Bill, I agree. The GeoSetter software is very good, and as far as I know it is the only program that can edit/correct geotags, e.g. if the GPS-tracklog was not correct or the GPS did not have satellite fix. Additionally, it is great that it "communicates" so well (Description, Location, etc) with Adobe Bridge through the XMP sidecar files.

Gaute
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stuwhitt
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« Reply #7 on: June 06, 2008, 04:57:30 PM »

I too have Geosetter and I have found it very good and to be fair I like Microsoft's Pro Photo Tools, but the main limitation with the latter is the fact that it relies on the Windows Imaging Component which in itself is not a problem, but currently if you use XP you are limited to the Ardfry codec for DNG's and if you use Vista then Adobe have released a codec but the trouble is that both lack the ability to write to the file, and the lack of XMP sidecar support means Pro Photo Tools seems a bit of a dead duck at present though I think that given time it will turn out to be a great tool.

For images I shoot now I use Downloader Pro from Breeze systems to download my images which writes the GPS data from a track log created by my Garmin, in the sidecar which is great for Lightroom and Bridge, however none of the Iview/ EM variants will display the GPS as I believe that EM is looking in the Exif fields rather than the sidecar a real shame though I have raised it with the development team, I don't know if its possible to script EM to grab the GPS data from the sidecar and write to the correct fields.

Stuart Whittingham Smiley
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johnbeardy
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« Reply #8 on: June 19, 2008, 09:16:14 AM »

Just tried Geosetter and am very impressed indeed.

John
« Last Edit: June 20, 2008, 01:01:08 AM by johnbeardy » Logged
johnbeardy
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« Reply #9 on: June 20, 2008, 01:39:22 AM »

Also see this review - not sure who the Andy is but I wouldn't be surprised if he hangs around here.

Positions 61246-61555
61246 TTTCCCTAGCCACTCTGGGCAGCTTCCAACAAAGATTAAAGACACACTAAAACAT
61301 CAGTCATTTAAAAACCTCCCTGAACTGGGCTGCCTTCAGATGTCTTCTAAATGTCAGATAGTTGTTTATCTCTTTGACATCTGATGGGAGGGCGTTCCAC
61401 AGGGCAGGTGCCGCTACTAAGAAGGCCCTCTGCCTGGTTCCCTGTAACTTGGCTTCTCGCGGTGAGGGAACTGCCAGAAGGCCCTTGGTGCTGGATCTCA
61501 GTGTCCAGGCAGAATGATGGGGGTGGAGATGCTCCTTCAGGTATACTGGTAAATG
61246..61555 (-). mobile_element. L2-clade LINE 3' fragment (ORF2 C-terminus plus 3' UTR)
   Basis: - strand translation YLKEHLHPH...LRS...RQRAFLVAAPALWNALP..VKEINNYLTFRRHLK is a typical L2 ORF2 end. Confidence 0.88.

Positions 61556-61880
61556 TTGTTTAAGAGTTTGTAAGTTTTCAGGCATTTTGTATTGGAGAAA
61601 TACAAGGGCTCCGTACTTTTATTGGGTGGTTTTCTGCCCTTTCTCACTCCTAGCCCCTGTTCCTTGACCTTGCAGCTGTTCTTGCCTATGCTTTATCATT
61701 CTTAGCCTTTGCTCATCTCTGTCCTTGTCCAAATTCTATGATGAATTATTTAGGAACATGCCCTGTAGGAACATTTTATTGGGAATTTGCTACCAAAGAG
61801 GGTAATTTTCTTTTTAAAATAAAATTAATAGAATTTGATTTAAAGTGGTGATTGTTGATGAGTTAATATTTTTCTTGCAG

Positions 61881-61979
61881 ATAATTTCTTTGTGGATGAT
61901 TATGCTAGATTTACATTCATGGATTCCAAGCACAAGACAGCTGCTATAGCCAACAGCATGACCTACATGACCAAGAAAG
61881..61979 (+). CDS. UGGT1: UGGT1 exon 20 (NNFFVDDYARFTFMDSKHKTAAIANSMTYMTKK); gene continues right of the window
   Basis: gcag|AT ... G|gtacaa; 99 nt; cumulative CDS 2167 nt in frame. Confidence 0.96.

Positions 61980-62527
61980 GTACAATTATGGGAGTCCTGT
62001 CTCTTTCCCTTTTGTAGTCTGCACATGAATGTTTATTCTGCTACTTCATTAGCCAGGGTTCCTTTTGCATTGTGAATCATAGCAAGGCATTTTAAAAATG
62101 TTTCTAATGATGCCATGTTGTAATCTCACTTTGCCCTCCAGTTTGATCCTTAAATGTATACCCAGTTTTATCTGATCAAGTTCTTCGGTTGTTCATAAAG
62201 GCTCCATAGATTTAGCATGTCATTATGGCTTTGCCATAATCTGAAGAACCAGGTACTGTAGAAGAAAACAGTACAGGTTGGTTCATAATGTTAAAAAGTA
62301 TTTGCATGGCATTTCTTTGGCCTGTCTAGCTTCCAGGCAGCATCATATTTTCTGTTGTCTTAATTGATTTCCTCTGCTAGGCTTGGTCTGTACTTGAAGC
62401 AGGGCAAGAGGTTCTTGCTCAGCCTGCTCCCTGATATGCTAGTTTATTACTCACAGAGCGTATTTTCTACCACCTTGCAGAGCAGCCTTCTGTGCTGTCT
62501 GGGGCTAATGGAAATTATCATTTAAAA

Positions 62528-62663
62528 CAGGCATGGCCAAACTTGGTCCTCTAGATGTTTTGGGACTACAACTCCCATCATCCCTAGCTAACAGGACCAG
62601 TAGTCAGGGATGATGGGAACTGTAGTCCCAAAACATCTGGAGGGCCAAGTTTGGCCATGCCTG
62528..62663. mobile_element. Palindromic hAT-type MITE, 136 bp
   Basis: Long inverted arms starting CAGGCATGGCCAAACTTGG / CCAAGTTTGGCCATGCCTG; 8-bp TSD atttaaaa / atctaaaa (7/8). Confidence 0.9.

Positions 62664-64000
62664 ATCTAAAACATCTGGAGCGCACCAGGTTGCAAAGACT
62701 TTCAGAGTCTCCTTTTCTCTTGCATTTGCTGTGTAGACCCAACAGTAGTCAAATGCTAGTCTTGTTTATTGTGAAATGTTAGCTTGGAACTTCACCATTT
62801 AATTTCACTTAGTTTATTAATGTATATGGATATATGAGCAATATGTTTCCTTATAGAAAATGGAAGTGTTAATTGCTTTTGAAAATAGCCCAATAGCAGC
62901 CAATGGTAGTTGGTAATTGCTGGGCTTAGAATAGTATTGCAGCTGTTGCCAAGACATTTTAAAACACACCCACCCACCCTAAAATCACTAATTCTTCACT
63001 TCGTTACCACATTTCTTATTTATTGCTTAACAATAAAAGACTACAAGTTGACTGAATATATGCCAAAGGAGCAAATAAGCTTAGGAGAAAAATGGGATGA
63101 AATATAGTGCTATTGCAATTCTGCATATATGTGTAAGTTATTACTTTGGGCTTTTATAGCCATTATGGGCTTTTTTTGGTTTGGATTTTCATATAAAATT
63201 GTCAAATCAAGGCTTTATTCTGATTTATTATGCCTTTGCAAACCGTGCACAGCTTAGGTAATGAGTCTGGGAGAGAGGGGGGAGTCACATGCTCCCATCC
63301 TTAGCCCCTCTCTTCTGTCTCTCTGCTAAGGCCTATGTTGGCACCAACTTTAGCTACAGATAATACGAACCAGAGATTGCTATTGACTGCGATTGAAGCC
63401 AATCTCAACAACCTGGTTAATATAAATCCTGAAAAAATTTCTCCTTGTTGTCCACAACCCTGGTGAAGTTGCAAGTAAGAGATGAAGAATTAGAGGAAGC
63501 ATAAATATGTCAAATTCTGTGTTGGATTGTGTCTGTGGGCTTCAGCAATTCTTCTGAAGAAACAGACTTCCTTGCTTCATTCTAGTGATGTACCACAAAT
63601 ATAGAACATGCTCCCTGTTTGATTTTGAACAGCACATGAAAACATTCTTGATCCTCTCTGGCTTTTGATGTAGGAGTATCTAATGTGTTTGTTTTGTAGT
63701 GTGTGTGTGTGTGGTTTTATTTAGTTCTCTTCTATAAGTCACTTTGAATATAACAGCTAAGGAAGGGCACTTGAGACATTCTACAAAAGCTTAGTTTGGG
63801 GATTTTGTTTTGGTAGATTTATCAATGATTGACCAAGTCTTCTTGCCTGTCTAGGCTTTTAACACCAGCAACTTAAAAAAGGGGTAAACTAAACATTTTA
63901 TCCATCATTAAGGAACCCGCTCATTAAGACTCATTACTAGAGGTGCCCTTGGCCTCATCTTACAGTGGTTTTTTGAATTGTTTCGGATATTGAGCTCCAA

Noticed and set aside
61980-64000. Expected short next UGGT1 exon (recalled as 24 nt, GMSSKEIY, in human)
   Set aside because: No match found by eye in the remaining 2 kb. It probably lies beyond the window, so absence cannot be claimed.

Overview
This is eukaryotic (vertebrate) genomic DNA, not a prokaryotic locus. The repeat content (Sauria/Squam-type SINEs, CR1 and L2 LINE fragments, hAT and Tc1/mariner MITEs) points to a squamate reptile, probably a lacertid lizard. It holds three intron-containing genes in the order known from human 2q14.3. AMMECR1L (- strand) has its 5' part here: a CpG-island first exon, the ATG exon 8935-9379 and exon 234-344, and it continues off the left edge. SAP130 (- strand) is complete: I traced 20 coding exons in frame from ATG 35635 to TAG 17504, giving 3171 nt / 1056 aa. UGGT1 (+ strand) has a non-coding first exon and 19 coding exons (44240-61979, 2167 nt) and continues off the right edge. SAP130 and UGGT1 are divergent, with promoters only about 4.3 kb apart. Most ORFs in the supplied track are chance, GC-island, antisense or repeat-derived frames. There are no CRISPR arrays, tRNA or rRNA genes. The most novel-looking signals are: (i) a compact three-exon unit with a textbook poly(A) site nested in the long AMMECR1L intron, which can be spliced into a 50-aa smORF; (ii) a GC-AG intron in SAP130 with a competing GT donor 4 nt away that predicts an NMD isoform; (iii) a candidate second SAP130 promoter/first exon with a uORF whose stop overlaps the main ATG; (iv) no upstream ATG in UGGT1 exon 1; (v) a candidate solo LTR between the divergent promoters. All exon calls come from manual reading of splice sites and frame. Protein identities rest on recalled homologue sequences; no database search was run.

John
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dandill
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« Reply #10 on: June 20, 2008, 03:39:10 PM »

I add my commendation of GeoSetter. So far it has been very convenient and helpful.
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Wilfried
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« Reply #11 on: July 26, 2008, 02:13:50 PM »

I am using GeoSetter for 10 months or so, mainly to Geo tag my JPGs manually. But GeoSetter can do more:
- If you are using a stand alone (i.e. not attached to the camera) GPS data logger, GeoSetter can read the track files and synchronize it with your photos. It lists 9 different supported formats of track files.
- If necessary, you adjust the time stamps, if the clock of the camera was not exactly UMT.
- Next you can verify on the map within GeoSetter, if the locations match exactly where you (thought you) took the pictures and correct it manually
- When you assign a location to photo, using one of the two methods, GeoSetter can "translate" the numerical coordinates to the IPTC fields for Country, State, Citiy, Sublocation. Hoever, most of the times Sublocation  was not very meaningful so far and I changed it to mown standard. the latter can be done very easily in a prompt which automatically pops up.
- Independent of the above, you can manually add or change your bulk metadata in IPTC. I do so, before importing the images into iView Media Por (or Expression Media)
- I probably forgot some more functions ....
Note, Expression Media 2 can also read and modify Geo tags and show it Virtual Earth. However, GeoSetter reads and modifies the coordinates in EXIF, whereas Virtual Earth reads it correctly in EXIF, but if you change or set the location in EM2 it does it in IPTC and GeoSetter will not see it! So, technically, one could also use EM2 to set missing GPS data (to respond to Johnbeardy's initial question) , but I prefer using GeoSetter.
So far, I still set GPS data manually. I tested the Wintec WBT 201 GPS Data logger for two weeks, had correct the position of so many pictures that I decided to return it and look for a different one. Currently, I consider either the Qstarz Travel Recorder BT-Q1000P or the i-gotU GT-100 GPS. Unfortunately, my Dynax 5D does not support a directly attached device (and my wallet does not support a Nikon  Grin ).
P.S. Sorry, haven't introduced myself. This might(?) be my first append to the forum, but I read for some time. I am an amateur photographer making ca. 3,000 photos per year (since I have a DSLR). Even before I read Peter's book about 3 years ago, I realized that DAM is absolutely need (even before I knew what DAM is ...)
regards
Wilfried
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Steve Fines
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« Reply #12 on: October 20, 2008, 07:39:43 PM »

Hello,

I'm on a Mac. Although I haven't used GeoSetter it sounds quite similar to HoudahGeo

http://www.houdah.com/houdahGeo/

The way I use it is locating photos in Google Earth and then 2 clicks puts the GPS data in the EXIF of the file.

It has a bunch of other options and features, but that's all I've used it for.


Steve